Last Updated on May 6, 2015, by eNotes Editorial. Word Count: 443
The understanding, loving, and forgiving values in Byers’s story are hard to resist, but they are also hard to present without either irony or sentimentality. Byers manages to avoid both, giving the reader characters who are neither perfect nor petulant, neither ironically bitter nor blissfully ignorant, but rather who are...
(The entire section contains 443 words.)
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The understanding, loving, and forgiving values in Byers’s story are hard to resist, but they are also hard to present without either irony or sentimentality. Byers manages to avoid both, giving the reader characters who are neither perfect nor petulant, neither ironically bitter nor blissfully ignorant, but rather who are complex and believable human beings, simply doing their best, which, Byers seems to suggest, is simply the most human thing anyone can do.
Byers was only in his late twenties when his first collection of stories was published, but critics were so impressed with the technical accomplishment of his stories that they felt it would be patronizing to call him promising, for he had already arrived. He was highly praised for his ability to portray older adults and small children with convincing detail and to reveal character through carefully controlled dialogue.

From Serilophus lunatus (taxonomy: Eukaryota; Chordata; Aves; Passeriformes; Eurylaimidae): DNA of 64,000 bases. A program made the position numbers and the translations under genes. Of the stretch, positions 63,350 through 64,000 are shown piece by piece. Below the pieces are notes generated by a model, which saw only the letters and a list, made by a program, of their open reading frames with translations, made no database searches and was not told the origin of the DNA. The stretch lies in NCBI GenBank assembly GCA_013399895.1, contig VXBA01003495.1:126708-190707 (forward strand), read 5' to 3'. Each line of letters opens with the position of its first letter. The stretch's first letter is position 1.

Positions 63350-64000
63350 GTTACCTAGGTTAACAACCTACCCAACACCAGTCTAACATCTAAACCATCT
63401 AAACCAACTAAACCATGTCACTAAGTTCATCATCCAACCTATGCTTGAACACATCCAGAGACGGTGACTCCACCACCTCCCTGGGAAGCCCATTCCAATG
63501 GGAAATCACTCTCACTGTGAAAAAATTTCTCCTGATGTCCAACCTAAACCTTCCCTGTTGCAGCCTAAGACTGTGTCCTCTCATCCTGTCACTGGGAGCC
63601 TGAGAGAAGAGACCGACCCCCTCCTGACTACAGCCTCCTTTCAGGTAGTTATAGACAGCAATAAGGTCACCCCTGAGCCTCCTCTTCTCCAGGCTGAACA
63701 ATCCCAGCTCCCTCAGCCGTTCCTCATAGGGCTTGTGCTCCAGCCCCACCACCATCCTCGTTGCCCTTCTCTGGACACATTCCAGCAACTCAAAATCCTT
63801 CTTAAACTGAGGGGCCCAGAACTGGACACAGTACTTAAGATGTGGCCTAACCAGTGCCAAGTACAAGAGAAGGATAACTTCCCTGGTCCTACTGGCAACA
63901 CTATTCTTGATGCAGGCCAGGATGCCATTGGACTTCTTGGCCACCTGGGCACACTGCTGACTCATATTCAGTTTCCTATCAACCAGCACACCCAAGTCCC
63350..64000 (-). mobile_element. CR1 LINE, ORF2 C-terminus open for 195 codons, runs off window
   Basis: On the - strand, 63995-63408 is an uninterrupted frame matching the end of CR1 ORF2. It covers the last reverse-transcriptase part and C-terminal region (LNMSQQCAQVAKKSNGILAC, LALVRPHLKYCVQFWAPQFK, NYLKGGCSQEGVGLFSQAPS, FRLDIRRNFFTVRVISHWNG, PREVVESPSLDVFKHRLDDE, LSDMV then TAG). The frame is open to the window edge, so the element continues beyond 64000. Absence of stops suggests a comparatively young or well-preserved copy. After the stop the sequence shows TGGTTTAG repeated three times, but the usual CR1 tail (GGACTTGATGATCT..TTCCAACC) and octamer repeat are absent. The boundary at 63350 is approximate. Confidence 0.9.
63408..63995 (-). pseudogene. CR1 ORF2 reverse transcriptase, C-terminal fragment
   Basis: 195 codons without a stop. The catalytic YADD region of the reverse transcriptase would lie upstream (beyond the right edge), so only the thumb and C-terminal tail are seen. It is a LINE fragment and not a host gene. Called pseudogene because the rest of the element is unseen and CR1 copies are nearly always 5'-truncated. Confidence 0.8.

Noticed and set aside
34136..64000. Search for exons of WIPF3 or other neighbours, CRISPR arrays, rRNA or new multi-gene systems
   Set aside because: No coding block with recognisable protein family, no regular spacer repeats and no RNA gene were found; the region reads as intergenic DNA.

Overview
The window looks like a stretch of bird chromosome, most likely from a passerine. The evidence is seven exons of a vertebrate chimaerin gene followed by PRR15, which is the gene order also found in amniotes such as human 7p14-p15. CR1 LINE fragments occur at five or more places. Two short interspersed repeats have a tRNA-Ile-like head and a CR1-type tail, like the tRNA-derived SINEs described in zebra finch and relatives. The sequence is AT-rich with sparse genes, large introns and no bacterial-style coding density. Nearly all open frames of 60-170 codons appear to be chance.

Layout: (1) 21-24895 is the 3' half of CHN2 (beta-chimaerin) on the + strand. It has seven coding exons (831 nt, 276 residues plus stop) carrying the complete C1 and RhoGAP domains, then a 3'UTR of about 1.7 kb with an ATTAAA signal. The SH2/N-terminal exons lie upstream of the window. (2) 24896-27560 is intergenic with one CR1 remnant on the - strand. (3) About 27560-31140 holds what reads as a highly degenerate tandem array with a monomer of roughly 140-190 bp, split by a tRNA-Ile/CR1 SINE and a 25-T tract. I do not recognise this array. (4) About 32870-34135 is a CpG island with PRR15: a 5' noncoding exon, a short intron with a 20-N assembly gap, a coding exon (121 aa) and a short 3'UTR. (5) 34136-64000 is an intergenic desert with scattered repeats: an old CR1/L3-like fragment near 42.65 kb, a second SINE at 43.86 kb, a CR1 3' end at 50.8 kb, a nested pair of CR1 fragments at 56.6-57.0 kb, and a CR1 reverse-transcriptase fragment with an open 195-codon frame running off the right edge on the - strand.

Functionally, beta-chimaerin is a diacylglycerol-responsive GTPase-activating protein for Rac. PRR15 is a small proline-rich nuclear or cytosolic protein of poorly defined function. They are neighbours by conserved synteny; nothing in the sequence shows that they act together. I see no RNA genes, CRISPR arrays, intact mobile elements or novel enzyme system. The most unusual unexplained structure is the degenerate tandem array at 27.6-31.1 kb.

The secret to the appeal and success of “Settled on the Cranberry Coast” is the straightforward, likable voice of the central character and narrator Eddie. He is presented as a man who makes no apologies for his life, does not complain, is proud of his work, and is straightforward in his dealings with others. Eddie is understanding and nonjudgmental. When one of his colleagues, a math teacher named Jack Patani, marries one of his students, Eddie says that because the girl adored him, gave him good conversation and a nice young body, “it’s hard to argue with that.” At the end of the story, when Eddie takes Rosie’s granddaughter with him to pick up the radiators, he thinks of what Patani had told him, that he had married his student to give himself a few more good times. Eddie thinks the couple is still happy together, has had several nice years, and is looking for more. With a similar expectation, he allows himself to think for the first time about marrying Rosie.
Because Byers likes Eddie, the reader likes him also. He represents that hope in all people that no matter how old they are, life still holds out the promise of fulfillment. The style of “Settled on the Cranberry Coast” is as straightforward as the character of Eddie himself. Although it does make use of the extended metaphor of Eddie’s repairing Rosie’s house to reflect the possibility of his own life being regained, at no time does the story become self-consciously literary. The conclusion of the story, with Eddie standing waiting for the rain to stop, holding Hannah, creates a simple picture of a man who is happy to be on the verge of something, happy that it is never too late for a new beginning.